It is time yet again for another fantastic interview with another fantastic author. I’ve had the chance to hang out with Jeff Garvin at the Ontario Teen Book Fest two years in a row now AND we actually ended up sitting next to each the first time that I saw Hamilton. He’s a wonderful person and a great author and I’m super stoked to have him on the blog, and insanely grateful that he donated a signed copy of his book for the giveaway!
ABOUT JEFF GARVIN
Jeff Garvin is an author, musician, and actor. His debut novel, Symptoms of Being Human, is an ALA Best Fiction for Young Adults Selection, a Lambda Literary Award Finalist, and garnered starred reviews from Booklist and Publishers Weekly. Before becoming a novelist, Jeff acted on TV and toured as the lead singer of a rock band. He has a BFA in Film from Chapman University and lives in Southern California.
You Can Find Him At:
Riley Cavanaugh is many things: Punk rock. Snarky. Rebellious. And gender fluid. Some days Riley identifies as a boy, and others as a girl. The thing is…Riley isn’t exactly out yet. And between starting a new school and having a congressman father running for reelection in uber-conservative Orange County, the pressure—media and otherwise—is building up in Riley’s so-called “normal” life.
On the advice of a therapist, Riley starts an anonymous blog to vent those pent-up feelings and tell the truth of what it’s REALLY like to be a gender fluid teenager. But just as Riley’s starting to settle in at school—even developing feelings for a mysterious outcast—the blog goes viral, and an unnamed commenter discovers Riley’s real identity, threatening exposure. Riley must make a choice: walk away from what the blog has created—a lifeline, new friends, a cause to believe in—or stand up, come out, and risk everything.
You Can Find His Book At:
Nerd Girl: Music obviously has a huge influence on your life. Does this influence cross over into your writing or the stories themselves?
Jeff: Absolutely. I try to imagine what bands or songs my characters would love—it gives me a way to describe their emotional life in comparison to my own. I rarely write to music—the lyrics tend to distract the word-oriented part of my brain—but I think about my stories as I’m driving or working out, which I frequently do with music on.
Being a songwriter definitely primed the pump for writing fiction. Working within the restrictive meter and rhyme scheme required by pop song lyrics helped me develop a strong, accessible vocabulary and an ear for rhythm brevity.
Nerd Girl: When you were writing Symptoms of Being Human, did you feel any sort of pressure or responsibility to “get it right”? Did knowing that teens like Riley could potentially read it have any influence on how you were writing it?
Jeff: I felt a responsibility to make Riley’s experience as authentic as I could. I didn’t really think about how it would affect readers outside of the goal of any story, which is to move them emotionally and make them think. I was honestly surprised by the response. It has definitely affected what and how I write now. I don’t know if that’s a good thing or a bad thing.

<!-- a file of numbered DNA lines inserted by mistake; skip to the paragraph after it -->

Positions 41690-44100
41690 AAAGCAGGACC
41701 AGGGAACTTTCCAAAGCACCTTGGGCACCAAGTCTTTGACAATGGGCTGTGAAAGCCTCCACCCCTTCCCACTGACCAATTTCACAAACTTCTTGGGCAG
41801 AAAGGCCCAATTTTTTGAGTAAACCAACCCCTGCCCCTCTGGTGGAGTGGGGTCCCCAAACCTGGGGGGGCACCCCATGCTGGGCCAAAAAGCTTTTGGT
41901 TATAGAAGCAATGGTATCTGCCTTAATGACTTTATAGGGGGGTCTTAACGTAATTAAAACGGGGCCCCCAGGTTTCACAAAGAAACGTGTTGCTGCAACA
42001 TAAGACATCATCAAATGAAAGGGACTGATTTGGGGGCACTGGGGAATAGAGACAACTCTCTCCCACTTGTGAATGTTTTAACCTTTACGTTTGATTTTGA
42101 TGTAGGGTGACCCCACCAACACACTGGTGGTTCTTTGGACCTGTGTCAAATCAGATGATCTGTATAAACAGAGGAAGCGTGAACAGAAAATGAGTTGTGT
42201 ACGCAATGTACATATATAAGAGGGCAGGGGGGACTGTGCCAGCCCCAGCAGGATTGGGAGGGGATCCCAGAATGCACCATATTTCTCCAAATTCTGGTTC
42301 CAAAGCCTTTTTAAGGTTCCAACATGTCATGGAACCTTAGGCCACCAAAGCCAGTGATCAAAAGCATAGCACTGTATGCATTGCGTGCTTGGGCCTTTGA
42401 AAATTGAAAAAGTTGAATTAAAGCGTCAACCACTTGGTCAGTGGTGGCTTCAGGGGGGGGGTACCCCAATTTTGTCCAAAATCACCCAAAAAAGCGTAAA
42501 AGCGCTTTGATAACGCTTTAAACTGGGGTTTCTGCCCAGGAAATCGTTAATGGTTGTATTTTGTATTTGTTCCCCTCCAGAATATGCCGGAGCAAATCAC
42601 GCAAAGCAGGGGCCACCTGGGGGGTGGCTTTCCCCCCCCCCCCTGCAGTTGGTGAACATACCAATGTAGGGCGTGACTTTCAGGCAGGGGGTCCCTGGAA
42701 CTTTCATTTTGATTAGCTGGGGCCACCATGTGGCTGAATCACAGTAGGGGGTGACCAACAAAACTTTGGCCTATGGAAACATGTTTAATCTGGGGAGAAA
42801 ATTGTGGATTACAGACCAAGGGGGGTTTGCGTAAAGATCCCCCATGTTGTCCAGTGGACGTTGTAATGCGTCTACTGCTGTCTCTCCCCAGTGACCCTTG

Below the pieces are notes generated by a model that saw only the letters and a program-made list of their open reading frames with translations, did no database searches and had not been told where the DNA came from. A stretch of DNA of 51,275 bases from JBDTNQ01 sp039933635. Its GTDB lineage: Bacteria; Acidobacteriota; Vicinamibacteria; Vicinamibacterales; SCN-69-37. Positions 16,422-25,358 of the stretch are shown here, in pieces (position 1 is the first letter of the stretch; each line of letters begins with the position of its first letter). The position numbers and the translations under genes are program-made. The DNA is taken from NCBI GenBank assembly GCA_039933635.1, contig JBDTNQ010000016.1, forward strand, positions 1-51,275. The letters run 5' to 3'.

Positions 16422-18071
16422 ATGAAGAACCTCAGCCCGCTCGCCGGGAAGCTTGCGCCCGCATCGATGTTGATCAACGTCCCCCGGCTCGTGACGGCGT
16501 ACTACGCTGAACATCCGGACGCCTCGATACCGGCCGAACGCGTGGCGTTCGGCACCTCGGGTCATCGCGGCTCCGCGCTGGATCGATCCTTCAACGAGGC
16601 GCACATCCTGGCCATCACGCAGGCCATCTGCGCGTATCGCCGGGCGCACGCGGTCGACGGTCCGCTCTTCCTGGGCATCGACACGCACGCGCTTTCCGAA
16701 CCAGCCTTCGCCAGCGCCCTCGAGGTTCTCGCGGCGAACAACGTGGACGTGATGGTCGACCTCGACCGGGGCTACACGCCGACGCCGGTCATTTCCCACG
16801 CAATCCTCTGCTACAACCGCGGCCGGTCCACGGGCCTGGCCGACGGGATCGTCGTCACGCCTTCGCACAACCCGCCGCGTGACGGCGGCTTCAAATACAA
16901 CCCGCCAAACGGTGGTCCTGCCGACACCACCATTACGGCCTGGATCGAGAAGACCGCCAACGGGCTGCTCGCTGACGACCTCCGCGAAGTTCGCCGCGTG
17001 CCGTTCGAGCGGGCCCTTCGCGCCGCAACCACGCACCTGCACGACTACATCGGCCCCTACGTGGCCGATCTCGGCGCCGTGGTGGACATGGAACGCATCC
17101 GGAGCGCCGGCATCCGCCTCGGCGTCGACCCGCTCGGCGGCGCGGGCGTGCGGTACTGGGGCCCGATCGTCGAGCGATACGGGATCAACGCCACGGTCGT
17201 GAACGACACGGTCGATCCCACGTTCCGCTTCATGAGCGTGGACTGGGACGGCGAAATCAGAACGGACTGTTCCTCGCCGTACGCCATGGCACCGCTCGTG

Nerd Girl: Were there any books that had any influence on your book?
Jeff: I think artists are like balls of tape, helplessly picking up things in their environment. So, yes, I’m sure there were. I definitely had Catcher in the Rye on my mind while writing it.
Nerd Girl: Was there any research that you did or did you interview anyone who is gender fluid when you were writing Symptoms of Being Human?
Jeff: I did a ton of research, most of it to medicate my anxiety about getting something wrong, or in the name of righteous procrastination; but I did learn a lot. Mostly I read original posts by nonbinary bloggers and watched YouTube testimonies. I read a few academic papers. I also spoke with trans and nonbinary friends to get a sense of whether I had it “right.” Of course, there is no singular trans or nb experience—so mostly, I trusted my gut. I did get help on specific language around pronouns and terms like “birth-assigned sex.”
Nerd Girl: Are you working on anything new at the moment? Can you tell us anything about it?
Jeff: Yes, I am revising another contemporary YA novel. I can’t share details yet!
Nerd Girl: Did you intend to write YA literature or did you fall into it?
Jeff: The books I love most are the books I read as a teen—whether or not they were considered “YA”—so I am definitely drawn to create for that audience, or maybe just for my teenaged self.
Nerd Girl: What do you think are some of the best parts of YA literature and the YA community?
Jeff: YA readers tend to be open-minded, compassionate, and curious. In other words, my favorite kind of people. The teen librarians I’ve met are equally impressive human beings because they work to create inspiring, challenging places for those readers. YA Authors are a raucous bunch who are fun to hang out with. The whole YA world is a pretty spectacular social environment for someone like me. I’m grateful to be a part of it.
Nerd Girl: What is the best writing advice that you received that you can pass along?
Jeff: FINISH WHAT YOU WRITE. You can fix bad writing, but you can’t edit a blank page.
There are many prize packs up for grabs, with one that includes a signed copy of Symptoms of Being Human! The giveaway runs until June 4th and is open internationally!
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